Not worth the hefty price
Galaxy S10 Plus had such long battery life that by bedtime after a busy day, it had about 25% of juice remaining
- Published 5.05.19, 3:47 PM
- Updated 5.05.19, 3:47 PM
- 2 mins read
After I set up Samsung’s new Galaxy S10 Plus phone, I showed it to my partner and said with atypical enthusiasm, “Check it out — this phone has the fingerprint sensor built directly into the screen.”
I pressed my thumb down on the screen, where the fingerprint sensor was embedded. “No match,” a message on the phone read. After five failed attempts, it asked for a passcode.
“Great demo,” my partner said as she turned back to browsing on her phone.
My bumpy experience with the print sensor firmed up one conclusion: Face recognition is a more convenient method for unlocking phones, and Samsung is behind Apple in this area.
The Galaxy S10 Plus is no modest gadget, with a starting price of $1,000 (Rs 69,330). If you’re shelling out this much cash for a phone, you expect to get the best of the best, not a compromise.
Despite the hiccups, I enjoyed using Samsung’s Galaxy S10 Plus, an upgrade from Samsung’s Galaxy S9 phones, which were also excellent Android devices. Notable new features include a 6.4-inch high-definition screen, an ultra wide-angle lens, the ability to use the phone to wirelessly charge another device’s battery and an improved battery that lasts all day.
The back of the device has a triple-lens system, meaning it has one more lens than some of last year’s Galaxy phones that had dual-lens cameras. The new camera has a so-called ultra wide-angle lens for taking shots with a wider field of view than traditional phone cameras, which makes it handy for shooting landscapes or large group gatherings. To take an ultra wide-angle shot, you pinch inward to zoom all the way out.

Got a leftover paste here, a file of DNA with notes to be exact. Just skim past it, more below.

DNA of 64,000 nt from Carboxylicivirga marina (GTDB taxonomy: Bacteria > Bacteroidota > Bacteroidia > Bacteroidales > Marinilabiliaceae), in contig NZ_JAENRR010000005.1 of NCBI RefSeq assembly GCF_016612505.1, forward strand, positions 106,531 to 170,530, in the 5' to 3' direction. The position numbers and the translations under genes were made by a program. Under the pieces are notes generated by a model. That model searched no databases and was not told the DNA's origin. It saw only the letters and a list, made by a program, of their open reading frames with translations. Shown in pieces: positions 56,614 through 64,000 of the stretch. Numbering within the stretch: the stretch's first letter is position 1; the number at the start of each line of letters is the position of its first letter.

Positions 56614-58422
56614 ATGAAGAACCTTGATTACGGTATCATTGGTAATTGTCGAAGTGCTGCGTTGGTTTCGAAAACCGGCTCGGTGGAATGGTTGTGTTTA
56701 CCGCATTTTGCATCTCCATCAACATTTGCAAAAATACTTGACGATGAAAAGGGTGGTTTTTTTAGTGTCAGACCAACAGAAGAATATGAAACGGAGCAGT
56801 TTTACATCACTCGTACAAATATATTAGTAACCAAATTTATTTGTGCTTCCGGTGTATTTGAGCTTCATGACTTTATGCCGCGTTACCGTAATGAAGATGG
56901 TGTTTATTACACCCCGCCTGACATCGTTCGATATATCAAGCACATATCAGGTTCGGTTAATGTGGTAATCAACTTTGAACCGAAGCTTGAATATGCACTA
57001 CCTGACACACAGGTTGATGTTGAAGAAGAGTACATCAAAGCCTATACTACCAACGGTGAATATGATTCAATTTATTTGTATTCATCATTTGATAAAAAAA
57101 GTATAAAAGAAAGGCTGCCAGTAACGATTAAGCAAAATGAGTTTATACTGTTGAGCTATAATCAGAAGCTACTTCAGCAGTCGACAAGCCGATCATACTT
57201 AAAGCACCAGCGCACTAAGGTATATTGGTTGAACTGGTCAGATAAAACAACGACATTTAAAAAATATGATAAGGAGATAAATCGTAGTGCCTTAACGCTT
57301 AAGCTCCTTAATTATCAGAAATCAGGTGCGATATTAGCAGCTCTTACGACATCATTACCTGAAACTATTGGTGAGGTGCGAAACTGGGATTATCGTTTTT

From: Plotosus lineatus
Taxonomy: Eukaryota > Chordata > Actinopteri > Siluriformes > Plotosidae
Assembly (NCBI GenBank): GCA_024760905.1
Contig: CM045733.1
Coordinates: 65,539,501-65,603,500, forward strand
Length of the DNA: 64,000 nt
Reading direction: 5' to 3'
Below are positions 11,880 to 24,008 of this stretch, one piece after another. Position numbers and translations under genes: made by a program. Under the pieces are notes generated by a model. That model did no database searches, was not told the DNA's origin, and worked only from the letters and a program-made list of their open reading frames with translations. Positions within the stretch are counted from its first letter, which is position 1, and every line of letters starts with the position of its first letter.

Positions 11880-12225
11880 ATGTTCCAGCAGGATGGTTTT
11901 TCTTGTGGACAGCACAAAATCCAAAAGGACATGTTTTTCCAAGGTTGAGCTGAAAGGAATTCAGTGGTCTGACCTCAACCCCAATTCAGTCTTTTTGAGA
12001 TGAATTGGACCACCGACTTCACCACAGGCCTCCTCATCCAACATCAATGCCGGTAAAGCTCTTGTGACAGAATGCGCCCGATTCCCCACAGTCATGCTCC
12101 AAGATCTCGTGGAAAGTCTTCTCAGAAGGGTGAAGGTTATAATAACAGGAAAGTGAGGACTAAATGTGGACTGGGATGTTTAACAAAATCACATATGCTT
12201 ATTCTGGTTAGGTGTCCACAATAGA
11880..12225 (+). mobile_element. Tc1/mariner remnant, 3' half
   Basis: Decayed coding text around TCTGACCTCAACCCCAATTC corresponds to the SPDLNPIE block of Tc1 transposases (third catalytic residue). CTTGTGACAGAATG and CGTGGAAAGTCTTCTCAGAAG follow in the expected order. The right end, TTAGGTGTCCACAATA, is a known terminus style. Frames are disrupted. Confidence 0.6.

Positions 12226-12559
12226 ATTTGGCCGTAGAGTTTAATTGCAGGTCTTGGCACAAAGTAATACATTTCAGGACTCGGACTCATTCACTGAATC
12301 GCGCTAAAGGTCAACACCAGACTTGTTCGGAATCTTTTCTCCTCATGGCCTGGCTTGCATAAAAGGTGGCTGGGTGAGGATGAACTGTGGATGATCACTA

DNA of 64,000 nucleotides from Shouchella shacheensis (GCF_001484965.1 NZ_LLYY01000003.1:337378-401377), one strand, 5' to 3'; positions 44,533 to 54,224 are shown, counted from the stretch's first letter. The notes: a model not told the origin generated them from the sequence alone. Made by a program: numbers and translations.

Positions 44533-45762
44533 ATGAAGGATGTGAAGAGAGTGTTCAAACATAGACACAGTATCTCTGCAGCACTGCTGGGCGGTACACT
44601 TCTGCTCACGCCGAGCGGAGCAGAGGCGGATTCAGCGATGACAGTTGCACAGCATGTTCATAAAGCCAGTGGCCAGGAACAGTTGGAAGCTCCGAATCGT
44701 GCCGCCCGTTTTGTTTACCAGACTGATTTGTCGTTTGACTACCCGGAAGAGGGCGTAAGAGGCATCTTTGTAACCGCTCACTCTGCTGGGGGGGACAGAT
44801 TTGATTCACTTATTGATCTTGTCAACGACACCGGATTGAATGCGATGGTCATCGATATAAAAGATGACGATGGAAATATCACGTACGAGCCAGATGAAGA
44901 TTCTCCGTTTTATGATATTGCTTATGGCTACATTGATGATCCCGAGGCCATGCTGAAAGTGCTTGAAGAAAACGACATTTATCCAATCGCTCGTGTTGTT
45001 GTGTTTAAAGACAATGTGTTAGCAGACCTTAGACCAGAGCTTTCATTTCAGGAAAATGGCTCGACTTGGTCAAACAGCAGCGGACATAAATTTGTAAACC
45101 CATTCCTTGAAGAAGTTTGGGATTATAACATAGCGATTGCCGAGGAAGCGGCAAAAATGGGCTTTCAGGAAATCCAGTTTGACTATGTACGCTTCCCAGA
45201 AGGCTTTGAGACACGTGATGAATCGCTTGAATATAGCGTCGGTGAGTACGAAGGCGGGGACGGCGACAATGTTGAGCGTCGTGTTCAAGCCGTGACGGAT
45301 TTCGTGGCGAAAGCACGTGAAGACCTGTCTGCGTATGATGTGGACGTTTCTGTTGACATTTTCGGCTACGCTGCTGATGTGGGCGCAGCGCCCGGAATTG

Initially, I was skeptical about needing yet another camera lens on a smartphone, but ultrawide photography was delightful. I look forward to this feature coming to other phones this year.
The device’s 6.4-inch screen is on par with the 6.5-inch screen on Apple’s iPhone XS Max and the 6.3-inch display on Google’s Pixel 3 XL. All produce sharp, rich images with accurate colours and excellent shadow detail. (If you asked me which screen was best, I would call it a draw.)
As for the battery, the Galaxy S10 Plus had such long battery life that by bedtime after a busy day, the device still had about 25 per cent of juice remaining. Samsung said it expanded the size of the battery while also improving the software to manage energy use.
Samsung is so confident in the new Galaxy phone’s battery that it designed the device to wirelessly charge other gadgets, like smartwatches and other phones. The feature, Wireless PowerShare, uses induction, which involves tapping an electrical current to generate a magnetic field that powers other devices.
I found the fingerprint reader on Samsung’s Galaxy S10 Plus an improvement over past models. But the device’s biometrics overall were still weaker than the features on Apple’s iPhone.
Samsung is behind Apple in face recognition. While Apple uses infrared scanning to create a precise 3D map of a person’s face, Samsung’s face scanner uses the camera to take your photo and then compares it with an image stored on the device.
Because a person’s head shape is unique, the likelihood of bypassing infrared-based facial recognition with an incorrect face is one in a million, according to Qualcomm. In contrast, the false-acceptance rate of older face-scanning techniques like Samsung’s is 1 in 100, and the false-acceptance rate of fingerprint scanning (including the new ultrasonic technology) is 1 in 50,000.